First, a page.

A number of 58-footers have been launched in the past year or so by yards that have long been in the fish boat business. But now comes a boatyard that has never built a commercial fishing boat, and the 58-footer it launched has a very different look, especially when seen out of the water.

The builder is Northern Marine, which is the commercial fishing side of New World Yacht Builders in Anacortes, Wash. The third week in November Northern Marine launched the fiberglass 58' x 24' Optimus for John Barry of Silver Bay, Alaska.

Why go into a market with well-established boatbuilders? "Local fishermen were coming to us with the need for a semicustom boat, not just a stock boat," says Northern Marine's Andy McDonald. "They wanted the ability to customize, and everybody wanted a new design, greater capacity and a higher speed."

That translates to a boat packing in excess of 200,000 pounds and traveling more than 10 knots. McDonald says early results have the Optimus "packing over 210,000 pounds below the deck and the boat making 10.8 knots." For power she has a 750-hp Cummins QSK19.

What's most noticeable about the hull and probably the biggest reason the 58-footer exceeds its desired speed is the bulbous bow. Instead of a cylindrical shape extending straight out from the bow, the bulb sweeps up from the forefoot to about the waterline and doesn't go out very far.

The designer, George Roddan of Roddan Engineering in Vancouver, British Columbia, used to be involved with a facility tank testing scale models. McDonald says when that shut down Roddan developed software for computational tank testing.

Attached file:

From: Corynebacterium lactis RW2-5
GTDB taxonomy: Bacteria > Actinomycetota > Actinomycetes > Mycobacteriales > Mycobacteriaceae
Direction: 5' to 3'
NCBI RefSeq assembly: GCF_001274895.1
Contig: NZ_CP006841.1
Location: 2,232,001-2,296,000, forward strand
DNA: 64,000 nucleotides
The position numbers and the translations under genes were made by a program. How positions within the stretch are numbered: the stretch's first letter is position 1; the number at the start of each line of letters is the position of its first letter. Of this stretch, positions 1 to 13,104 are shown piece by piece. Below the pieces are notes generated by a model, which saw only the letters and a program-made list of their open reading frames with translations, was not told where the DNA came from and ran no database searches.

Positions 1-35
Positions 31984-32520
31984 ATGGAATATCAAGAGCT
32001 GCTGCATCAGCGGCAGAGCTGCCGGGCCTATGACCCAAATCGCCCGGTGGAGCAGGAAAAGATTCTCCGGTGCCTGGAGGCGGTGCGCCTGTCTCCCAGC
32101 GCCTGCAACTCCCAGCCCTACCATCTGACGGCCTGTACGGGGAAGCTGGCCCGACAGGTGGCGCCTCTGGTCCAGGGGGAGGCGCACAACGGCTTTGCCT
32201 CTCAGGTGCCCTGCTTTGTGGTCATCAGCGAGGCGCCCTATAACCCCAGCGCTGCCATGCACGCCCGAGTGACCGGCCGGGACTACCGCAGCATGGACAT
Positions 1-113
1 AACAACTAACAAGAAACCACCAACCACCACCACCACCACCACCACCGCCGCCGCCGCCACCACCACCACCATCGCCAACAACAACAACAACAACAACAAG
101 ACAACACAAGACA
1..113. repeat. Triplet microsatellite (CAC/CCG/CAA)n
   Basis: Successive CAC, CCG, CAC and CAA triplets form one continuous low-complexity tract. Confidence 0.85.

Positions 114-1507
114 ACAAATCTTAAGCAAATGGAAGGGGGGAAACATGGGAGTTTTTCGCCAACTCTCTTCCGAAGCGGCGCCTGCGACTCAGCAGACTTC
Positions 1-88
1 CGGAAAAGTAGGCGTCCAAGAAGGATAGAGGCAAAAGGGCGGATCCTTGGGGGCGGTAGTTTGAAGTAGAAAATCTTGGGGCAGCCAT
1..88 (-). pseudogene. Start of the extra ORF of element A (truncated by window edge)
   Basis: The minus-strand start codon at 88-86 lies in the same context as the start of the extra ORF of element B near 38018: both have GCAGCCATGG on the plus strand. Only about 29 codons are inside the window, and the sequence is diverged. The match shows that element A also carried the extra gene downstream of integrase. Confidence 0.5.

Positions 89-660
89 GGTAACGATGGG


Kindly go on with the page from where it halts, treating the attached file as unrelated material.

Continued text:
"Different bulb forms were created by George, and after 10 different bulb shapes were tested, this one met the 10-knot criteria," says McDonald. "The standard bulb just won't cut it."

In addition, a winged beavertail at the stern adds a little lift and helps with the speed.

The resin-infused hull, McDonald says, is "fairly hard chined to help with the rolling, and quite a bit of the stern is in the water for an incredible a
mount of flotation."

The hull is stoutly built with Kevlar along the stem and where there's a potential for running aground. The hull is 3 inches thick at the keel, an inch on the bottom and close to an inch on the sides. — Michael Crowley

ATY South

Florida yard turns out scallopers; oyster company offers boat tours

The Atlantic scallop fishery continues to support Southern boatyards, and no one knows this better than Junior Duckworth of Duckworth Steel Boats in Tarpon Springs, Fla.

"We have been busy," says Duckworth. "They are doing well in the scallop fishery, and it is a good thing. It's the only fishery that we are building boats for right now.

"You take the shrimp business: It's depressed, and I don't see how they are making it. But they seem to hang on. That's the way good fishermen are — they hang on in tough times."

The tough times have fortunately eluded Duckworth. In August the boatyard launched the 95' x 28' x 13' scallop vessel Norseman. She was built for Roy Enoksen of Eastern Fisheries in New Bedford, Mass.